Illinois Laws on Wage Payment and Deductions

November 21, 2018

By Associate Attorney Bianca Saviano

Numerous questions surround the subject of payment of wages and deductions, especially in the event of a separation from employment. The Illinois Wage Payment and Collection Act (“IWPCA”) establishes laws for payment of wages, final compensation and the deductions that an employer can make from an employee’s wages. The IWPCA covers private employers and units of local government.

Employers covered by the IWPCA are required to pay all wages earned at least semi-monthly and wages are to be paid no later than 13 days after the end of the pay period in which the wages were earned. Wages of executive, administrative and professional employees (as defined in the Federal Fair Labor Standards Act of 1939) may be paid once a month. Similarly, commissions may be paid once per month. (820 ILCS 115/3-4).

In the event of separation from employment, all final compensation, including bonus payment, vacation pay, wages and commissions must be paid on what would be the employee’s next regularly scheduled pay day. (820 ILCS 115/5).  Although, an employee is not entitled to severance pay, sick pay or holiday upon separation, unless the employer has promised the pay in an employment contract or other agreement. (820 ILCS 115/2).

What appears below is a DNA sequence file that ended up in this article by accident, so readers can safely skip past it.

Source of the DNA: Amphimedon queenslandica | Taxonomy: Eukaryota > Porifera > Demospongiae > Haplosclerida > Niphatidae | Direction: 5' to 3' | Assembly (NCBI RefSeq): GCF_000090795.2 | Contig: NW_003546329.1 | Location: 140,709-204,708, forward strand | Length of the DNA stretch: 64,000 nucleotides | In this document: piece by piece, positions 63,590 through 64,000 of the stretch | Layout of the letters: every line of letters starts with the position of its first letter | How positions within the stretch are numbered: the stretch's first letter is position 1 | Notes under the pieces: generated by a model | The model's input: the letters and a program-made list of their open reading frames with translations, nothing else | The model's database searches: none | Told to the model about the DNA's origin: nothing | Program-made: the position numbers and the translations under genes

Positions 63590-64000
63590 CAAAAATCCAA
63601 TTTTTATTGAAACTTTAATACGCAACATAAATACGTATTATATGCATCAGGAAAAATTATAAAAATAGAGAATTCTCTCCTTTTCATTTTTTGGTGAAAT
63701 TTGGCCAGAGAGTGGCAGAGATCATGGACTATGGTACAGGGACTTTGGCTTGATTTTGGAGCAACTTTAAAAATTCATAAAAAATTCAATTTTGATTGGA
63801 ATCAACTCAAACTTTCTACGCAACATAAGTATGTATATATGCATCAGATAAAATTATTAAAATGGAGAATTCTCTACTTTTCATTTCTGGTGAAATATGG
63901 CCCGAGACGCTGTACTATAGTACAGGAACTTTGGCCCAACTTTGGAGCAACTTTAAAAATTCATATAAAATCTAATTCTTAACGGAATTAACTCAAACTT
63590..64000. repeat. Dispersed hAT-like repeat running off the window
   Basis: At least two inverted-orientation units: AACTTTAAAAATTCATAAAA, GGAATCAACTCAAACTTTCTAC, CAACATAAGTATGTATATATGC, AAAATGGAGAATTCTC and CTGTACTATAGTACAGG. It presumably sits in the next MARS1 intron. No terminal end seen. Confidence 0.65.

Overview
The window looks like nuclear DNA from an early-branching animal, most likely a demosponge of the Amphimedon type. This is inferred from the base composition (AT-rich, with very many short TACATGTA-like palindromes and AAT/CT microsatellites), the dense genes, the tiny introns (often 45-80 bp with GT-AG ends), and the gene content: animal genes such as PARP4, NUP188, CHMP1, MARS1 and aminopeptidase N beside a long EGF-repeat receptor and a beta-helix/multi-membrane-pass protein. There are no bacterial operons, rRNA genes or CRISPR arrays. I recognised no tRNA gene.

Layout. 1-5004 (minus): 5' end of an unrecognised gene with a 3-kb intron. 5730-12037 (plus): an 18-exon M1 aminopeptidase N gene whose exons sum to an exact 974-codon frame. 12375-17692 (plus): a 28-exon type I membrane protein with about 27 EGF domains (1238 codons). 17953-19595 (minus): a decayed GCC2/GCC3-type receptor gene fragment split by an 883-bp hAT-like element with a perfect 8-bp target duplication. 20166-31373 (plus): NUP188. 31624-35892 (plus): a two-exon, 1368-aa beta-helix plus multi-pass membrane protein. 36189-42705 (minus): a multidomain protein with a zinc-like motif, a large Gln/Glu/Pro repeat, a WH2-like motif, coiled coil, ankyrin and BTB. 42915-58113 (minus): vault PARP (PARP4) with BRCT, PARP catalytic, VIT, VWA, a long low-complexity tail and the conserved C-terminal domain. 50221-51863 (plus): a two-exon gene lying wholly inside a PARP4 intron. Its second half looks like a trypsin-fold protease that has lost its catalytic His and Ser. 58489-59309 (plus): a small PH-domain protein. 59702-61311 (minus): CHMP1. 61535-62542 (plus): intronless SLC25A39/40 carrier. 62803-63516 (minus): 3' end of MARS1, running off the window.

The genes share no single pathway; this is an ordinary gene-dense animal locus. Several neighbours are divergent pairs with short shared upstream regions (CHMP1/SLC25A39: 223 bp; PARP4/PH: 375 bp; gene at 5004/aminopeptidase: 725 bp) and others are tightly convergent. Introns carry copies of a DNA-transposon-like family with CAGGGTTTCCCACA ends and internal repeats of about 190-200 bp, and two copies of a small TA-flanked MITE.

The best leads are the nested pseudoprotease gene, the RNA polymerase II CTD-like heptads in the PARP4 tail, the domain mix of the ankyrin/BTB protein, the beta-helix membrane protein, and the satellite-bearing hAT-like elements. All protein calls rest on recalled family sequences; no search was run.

An employer may make certain deductions from your pay, but the law mandates that each employee shall be furnished with an itemized statement of deductions for each pay period. Deductions may be made (1) when required by law, (2) to the benefit of the employee, (3) a valid wage assignment or wage deduction order in effect, or (4) with the express written consent of the employee, given at the time the deduction is made. However, an employer cannot withhold or deduct from wages pending the return of uniforms, tools, pagers or other employer owned equipment. (56 Ill. Adm. Code 300.830). Furthermore, an employer may not deduct money from your pay for cash or inventory shortages or damages to the employer’s equipment or property unless you sign an express written agreement allowing deductions at the time the deduction is made. (56 Ill. Adm. Code 300.730; 56 Ill. Adm. Code 300.820).

If you have questions regarding payment of your wages or deductions, please call Illinois Advocates today.

"Wages and deductions must be handled correctly because they can greatly affect a worker's livelihood.  Call an attorney at our offices if you have any questions," says Joseph Coli, Partner at Illinois Advocates.

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Chicago, IL 60602

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Fax: 312-492-4804